TITLE: Not optional
By Lou Bloss
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If you talk to single or single-again Christians long enough, this question inevitably arises: "What does the Bible have to say about dating?"
The question isn't really about the social practice of modern dating protocols. The question is really about how to relate to other people, particularly single ones of the sex opposite yours. It addresses the issue in surprisingly clear terms: "Do not rebuke an older man but exhort him as you would a father; treat younger men like brothers, older women like mothers, younger women like sisters, in all purity." (I Tim. 5:1-2 RSV).
Paul, in his pastoral letter to Timothy, is providing specific direction about what this young minister is to teach his congregation. "Command and teach these things," is what Paul says to him in 4:11. So Timothy, as a pastor, is to follow the prescription given at the beginning of chapter 5, and he is to also command and teach these things as well.
Note that it is a command instead of a suggestion. This is not optional.
Paul frames the debate in context of family relations. Families should be safe places. Obviously, not every family is intact, functional, and safe. But that is what they should be, and Paul says behave as if you are a part of one.
How should you, as a single again Christian, act toward an older Christian man? The command is to treat him as you would a father, exhorting him to continue in the faith and not lose hope instead of rebuking him for past mistakes or present discouragement. Men who have seen much in life often have seen not enough of God's mercy and goodness. Many times an older person finds great comfort, joy, and strength by the presence of a younger person.
Older women should be treated like mothers. How do you treat your mom? How do you want her to be treated by others? That is how you are commanded to treat older women. Paul goes on in the following verses to describe how widows are to be treated, and the broader issue of providing for family is addressed. But it is clear how older women are to be treated.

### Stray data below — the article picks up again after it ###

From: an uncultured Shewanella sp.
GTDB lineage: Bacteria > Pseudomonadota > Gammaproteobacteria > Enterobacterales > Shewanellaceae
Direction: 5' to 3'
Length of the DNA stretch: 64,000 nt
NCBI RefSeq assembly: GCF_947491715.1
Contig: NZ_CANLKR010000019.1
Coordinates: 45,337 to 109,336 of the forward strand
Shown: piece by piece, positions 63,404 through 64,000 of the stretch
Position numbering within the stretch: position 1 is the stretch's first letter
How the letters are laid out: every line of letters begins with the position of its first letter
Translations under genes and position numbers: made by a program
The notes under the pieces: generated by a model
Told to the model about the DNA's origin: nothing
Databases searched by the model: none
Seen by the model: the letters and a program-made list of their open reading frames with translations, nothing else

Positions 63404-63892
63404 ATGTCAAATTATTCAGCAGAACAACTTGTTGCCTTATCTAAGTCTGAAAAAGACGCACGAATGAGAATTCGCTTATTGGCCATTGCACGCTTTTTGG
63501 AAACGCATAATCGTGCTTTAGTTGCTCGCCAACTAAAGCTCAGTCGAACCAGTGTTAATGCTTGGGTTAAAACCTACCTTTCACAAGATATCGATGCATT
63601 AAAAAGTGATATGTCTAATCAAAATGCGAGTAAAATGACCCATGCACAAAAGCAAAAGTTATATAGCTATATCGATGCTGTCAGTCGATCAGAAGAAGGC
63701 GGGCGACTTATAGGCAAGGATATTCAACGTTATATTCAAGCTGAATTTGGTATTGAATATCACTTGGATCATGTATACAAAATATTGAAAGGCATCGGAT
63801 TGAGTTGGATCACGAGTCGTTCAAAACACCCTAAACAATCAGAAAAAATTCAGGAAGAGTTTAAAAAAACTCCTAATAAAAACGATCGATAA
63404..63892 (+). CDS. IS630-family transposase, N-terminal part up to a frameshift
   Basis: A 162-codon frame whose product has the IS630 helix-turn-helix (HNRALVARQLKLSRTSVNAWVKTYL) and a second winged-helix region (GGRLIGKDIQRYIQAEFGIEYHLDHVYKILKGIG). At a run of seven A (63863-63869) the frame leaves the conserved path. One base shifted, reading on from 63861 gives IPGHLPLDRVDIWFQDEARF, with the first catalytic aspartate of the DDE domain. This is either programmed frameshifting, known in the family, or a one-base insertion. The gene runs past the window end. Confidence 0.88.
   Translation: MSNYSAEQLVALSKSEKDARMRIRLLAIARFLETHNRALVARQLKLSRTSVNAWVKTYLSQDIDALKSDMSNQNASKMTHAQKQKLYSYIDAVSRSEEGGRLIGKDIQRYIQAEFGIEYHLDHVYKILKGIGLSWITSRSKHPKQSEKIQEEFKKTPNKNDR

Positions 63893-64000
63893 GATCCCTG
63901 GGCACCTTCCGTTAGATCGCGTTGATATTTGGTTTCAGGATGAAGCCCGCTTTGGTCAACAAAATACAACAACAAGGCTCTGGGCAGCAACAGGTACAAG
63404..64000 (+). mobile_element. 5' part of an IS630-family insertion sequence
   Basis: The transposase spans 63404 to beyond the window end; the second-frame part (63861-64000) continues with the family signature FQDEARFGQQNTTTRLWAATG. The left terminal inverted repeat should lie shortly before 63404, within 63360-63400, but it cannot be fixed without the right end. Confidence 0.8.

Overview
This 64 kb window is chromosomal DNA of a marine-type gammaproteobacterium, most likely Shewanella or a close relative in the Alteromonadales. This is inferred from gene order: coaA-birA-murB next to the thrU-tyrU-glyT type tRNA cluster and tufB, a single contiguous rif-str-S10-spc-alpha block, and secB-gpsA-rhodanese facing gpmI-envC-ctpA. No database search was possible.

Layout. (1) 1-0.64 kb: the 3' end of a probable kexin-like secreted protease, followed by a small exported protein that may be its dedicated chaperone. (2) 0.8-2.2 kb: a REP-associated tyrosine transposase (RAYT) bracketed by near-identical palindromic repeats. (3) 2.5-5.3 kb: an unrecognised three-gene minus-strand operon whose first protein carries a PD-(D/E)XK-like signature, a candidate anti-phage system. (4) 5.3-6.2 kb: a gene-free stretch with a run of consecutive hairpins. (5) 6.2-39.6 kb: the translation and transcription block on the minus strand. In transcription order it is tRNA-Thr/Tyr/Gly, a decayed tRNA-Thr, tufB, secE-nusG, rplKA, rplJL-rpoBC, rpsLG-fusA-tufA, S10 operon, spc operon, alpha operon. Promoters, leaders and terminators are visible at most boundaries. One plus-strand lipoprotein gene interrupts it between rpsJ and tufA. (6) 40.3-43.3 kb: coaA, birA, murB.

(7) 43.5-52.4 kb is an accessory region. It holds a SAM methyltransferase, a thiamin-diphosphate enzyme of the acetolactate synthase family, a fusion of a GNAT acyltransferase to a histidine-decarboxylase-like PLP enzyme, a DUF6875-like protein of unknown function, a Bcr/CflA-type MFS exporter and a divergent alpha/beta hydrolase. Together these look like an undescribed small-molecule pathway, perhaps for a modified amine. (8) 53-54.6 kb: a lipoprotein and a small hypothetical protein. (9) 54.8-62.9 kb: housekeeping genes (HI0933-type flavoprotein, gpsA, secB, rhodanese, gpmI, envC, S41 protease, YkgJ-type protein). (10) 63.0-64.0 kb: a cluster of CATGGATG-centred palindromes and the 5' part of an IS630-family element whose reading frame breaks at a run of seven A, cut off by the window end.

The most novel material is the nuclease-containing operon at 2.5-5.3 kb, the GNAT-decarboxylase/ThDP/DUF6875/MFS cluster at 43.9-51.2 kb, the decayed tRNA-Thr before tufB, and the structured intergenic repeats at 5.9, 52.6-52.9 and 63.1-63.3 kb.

Paul also addresses how younger men and younger women should be treated: like brothers and sisters. I have found this to be very helpful to help me determine appropriate behavior towards single women. Would I open the door for my sister if we entered a building? Yes. Would I pay for lunch if we dined out? Yes. Would I carry items from the car to her door for her? Yes. Would I give her a hug before I left? Yes. Would I neck with her for 30 minutes in her living room before I left? Absolutely not. So there is where the line is drawn.
The final part of this command is to act "in all purity." These three words are important. Read them like this: "In ALLLLLLLLLL purity." That middle word becomes mighty big. I think of it as a preservative: it keeps friendships from turning into stinking, rotten, ex-romances.
How do you know if you are acting in all purity? Just take a look at Gal. 5:19, "Now the works of the flesh are plain: fornication, impurity, licentiousness," The list goes on, but impurity is nestled snugly between fornication (acts of sexual sin) and licentiousness (thoughts of sexual sin). So anything between and including acts and thoughts of sexual sin is impure. Impurity of any kind -- falsehood, deception, addiction, self-destructive behaviors -- destroys any relationship.
So how are these commands intended to benefit the single-again Christian? First, they put us squarely in a family relationship with other Christians. Family should be a safe place, and acting like family should nullify the potential for unsafe behavior. Second, they provide the relational structure to build solid friendships. Out of those friendships you may find someone to marry. If you are inclined to be married, then it's preferable your spouse is a friend and not just an infatuation. Infatuations that are pure do not exist.
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